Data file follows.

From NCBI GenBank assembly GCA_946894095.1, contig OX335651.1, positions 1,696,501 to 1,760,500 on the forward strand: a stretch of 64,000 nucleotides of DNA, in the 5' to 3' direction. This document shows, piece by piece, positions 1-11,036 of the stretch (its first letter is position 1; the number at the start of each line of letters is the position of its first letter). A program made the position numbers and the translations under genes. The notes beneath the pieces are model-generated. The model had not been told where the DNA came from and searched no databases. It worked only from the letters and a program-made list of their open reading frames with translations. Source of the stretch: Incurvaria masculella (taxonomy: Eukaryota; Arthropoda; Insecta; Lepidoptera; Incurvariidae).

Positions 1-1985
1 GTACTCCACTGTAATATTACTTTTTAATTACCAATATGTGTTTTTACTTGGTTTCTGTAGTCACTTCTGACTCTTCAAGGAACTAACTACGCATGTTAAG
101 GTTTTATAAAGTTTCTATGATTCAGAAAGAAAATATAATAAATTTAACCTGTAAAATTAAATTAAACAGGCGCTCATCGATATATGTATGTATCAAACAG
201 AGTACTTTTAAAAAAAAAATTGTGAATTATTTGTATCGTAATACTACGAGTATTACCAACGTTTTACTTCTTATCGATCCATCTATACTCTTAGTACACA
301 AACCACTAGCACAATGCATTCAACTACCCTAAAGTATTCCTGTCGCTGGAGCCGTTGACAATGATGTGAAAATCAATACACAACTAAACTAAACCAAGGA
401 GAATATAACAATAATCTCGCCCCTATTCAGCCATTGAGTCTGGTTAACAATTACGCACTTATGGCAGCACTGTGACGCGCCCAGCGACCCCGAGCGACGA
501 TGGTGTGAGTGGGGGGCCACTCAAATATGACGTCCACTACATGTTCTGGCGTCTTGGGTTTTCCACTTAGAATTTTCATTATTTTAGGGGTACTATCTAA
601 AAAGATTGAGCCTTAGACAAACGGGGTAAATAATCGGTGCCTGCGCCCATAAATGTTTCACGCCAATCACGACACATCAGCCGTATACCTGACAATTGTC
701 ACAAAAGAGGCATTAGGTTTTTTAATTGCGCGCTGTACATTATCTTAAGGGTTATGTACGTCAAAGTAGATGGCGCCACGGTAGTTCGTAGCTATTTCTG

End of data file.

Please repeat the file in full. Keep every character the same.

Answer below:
From NCBI GenBank assembly GCA_946894095.1, contig OX335651.1, positions 1,696,501 to 1,760,500 on the forward strand: a stretch of 64,000 nucleotides of DNA, in the 5' to 3' direction. This document shows, piece by piece, positions 1-11,036 of the stretch (its first letter is position 1; the number at the start of each line of letters is the position of its first letter). A program made the position numbers and the translations under genes. The notes beneath the pieces are model-generated. The model had not been told where the DNA came from and searched no databases. It worked only from the letters and a program-made list of their open reading frames with translations. Source of the stretch: Incurvaria masculella (taxonomy: Eukaryota; Arthropoda; Insecta; Lepidoptera; Incurvariidae).

Positions 1-1985
1 GTACTCCACTGTAATATTACTTTTTAATTACCAATATGTGTTTTTACTTGGTTTCTGTAGTCACTTCTGACTCTTCAAGGAACTAACTACGCATGTTAAG
101 GTTTTATAAAGTTTCTATGATTCAGAAAGAAAATATAATAAATTTAACCTGTAAAATTAAATTAAACAGGCGCTCATCGATATATGTATGTATCAAACAG
201 AGTACTTTTAAAAAAAAAATTGTGAATTATTTGTATCGTAATACTACGAGTATTACCAACGTTTTACTTCTTATCGATCCATCTATACTCTTAGTACACA
301 AACCACTAGCACAATGCATTCAACTACCCTAAAGTATTCCTGTCGCTGGAGCCGTTGACAATGATGTGAAAATCAATACACAACTAAACTAAACCAAGGA
401 GAATATAACAATAATCTCGCCCCTATTCAGCCATTGAGTCTGGTTAACAATTACGCACTTATGGCAGCACTGTGACGCGCCCAGCGACCCCGAGCGACGA
501 TGGTGTGAGTGGGGGGCCACTCAAATATGACGTCCACTACATGTTCTGGCGTCTTGGGTTTTCCACTTAGAATTTTCATTATTTTAGGGGTACTATCTAA
601 AAAGATTGAGCCTTAGACAAACGGGGTAAATAATCGGTGCCTGCGCCCATAAATGTTTCACGCCAATCACGACACATCAGCCGTATACCTGACAATTGTC
701 ACAAAAGAGGCATTAGGTTTTTTAATTGCGCGCTGTACATTATCTTAAGGGTTATGTACGTCAAAGTAGATGGCGCCACGGTAGTTCGTAGCTATTTCTG